I had never seen this much difference in point of impact between two different ammo types at this distance.

Hope this helps....
 

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If you are right-handed, you are most likely pulling the shots left. There are more reasons for this than just triggering. The ability to consistently dryfire a Glock without disturbing the sight picture in no way assures the ability to avoid pulling shots, especially under pressure or distraction.

I'm not claiming to be God's gift to windage, but I've shot a pretty good volume out of 8 different Glocks and I've never seen any indication that any of them shot left. Pretty much every time I make a bad call with no other influence, the shot goes left.

You can work thousands of hours on this, be a very good shooter, and still if you look carefully you will see an inclination to pull shots to the weak side shooting freestyle with a Glock. It may not rise to the level of being a problem, but it will probably be your error default.

My approach to this is always to center the rear sight. For elevation, I consider personal perception and mechanical tendencies (timing splits, driving the muzzle down, etc.). But for windage with a Glock, I think it's best to make the adjustments to the shooter. For starters, you need to be able to shoot reasonably fast splits with the sights tracking perfectly vertically.

Glocks cast shooters' errors in incredibly harsh light. I look at this as a gift. If takes some insight to be able to burn off fast splits on tight targets with a Glock. The pursuit of that goal teaches a lot about pistol shooting.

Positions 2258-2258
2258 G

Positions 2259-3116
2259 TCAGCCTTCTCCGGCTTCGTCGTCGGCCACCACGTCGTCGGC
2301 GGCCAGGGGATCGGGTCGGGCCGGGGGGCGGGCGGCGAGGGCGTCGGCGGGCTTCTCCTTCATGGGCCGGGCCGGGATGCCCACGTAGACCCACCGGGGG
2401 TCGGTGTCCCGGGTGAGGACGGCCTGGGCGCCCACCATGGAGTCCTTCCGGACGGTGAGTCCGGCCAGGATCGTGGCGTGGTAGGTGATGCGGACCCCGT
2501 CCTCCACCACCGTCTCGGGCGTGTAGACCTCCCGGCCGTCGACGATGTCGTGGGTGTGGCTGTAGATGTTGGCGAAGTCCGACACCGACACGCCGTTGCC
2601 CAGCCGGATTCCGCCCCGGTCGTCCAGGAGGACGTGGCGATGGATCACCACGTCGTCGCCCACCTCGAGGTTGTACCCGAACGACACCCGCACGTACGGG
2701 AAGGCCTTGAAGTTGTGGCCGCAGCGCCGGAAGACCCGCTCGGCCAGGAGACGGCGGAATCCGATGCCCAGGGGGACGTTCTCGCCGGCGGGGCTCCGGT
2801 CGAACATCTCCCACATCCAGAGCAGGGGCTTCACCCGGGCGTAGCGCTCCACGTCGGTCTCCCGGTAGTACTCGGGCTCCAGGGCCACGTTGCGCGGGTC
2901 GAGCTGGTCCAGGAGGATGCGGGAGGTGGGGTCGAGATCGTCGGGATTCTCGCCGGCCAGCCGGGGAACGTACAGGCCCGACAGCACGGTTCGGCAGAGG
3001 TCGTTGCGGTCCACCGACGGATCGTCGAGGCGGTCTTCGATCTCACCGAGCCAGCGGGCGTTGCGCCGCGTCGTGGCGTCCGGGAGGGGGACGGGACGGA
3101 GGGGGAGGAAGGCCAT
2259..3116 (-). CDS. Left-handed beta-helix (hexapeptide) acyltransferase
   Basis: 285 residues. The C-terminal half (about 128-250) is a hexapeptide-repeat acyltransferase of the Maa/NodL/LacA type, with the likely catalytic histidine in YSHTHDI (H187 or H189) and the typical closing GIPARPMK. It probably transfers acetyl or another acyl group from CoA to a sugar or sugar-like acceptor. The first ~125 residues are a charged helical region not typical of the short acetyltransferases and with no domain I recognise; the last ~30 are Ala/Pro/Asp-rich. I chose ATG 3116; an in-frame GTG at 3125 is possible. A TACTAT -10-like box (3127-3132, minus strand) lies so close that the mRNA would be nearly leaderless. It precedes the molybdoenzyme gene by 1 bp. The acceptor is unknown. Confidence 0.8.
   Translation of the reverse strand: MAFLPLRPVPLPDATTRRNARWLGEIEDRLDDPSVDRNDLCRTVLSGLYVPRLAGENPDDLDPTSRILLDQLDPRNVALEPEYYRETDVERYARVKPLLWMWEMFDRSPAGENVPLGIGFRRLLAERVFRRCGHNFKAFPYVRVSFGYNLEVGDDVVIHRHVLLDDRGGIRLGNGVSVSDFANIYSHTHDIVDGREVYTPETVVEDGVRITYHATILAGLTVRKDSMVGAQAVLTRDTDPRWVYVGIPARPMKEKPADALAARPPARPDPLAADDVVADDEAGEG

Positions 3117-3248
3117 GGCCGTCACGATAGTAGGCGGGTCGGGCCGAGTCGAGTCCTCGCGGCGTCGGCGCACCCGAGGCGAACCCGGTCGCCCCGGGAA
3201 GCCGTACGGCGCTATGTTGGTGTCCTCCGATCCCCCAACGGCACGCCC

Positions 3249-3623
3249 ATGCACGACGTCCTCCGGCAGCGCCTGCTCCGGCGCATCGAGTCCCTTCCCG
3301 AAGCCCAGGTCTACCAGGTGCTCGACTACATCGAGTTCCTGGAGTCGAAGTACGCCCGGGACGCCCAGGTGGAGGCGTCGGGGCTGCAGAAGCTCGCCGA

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I came back to Glock after a ten year absence I had to drift my sight to the right. As I shot the Glock more I gradually drifted it back most of the way. I think it is still about 0.020" from center.
 

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Discussion Starter · #12 ·
Thank you to everyone for the awesome advice! I've been shooting Glocks for years and had several other shooters whom I respect shoot it too. My G34 shot high and way to the left for them too! I'm sighting it in with Winchester SXT 147 grain which is what I carry in it. Will stay with it and see if it's me or not!
 

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Thank you to everyone for the awesome advice! I've been shooting Glocks for years and had several other shooters whom I respect shoot it too. My G34 shot high and way to the left for them too! I'm sighting it in with Winchester SXT 147 grain which is what I carry in it. Will stay with it and see if it's me or not!
Years ago I had a pistol that was shooting way off and no sight adjustment was able to get it on target. I sent it back to the factory and I got back my pistol shooting on target. You may want to consider sending the Glock pistol back to the mother ship for the spa treatment and I'm sure it should remedy the issue. Good luck.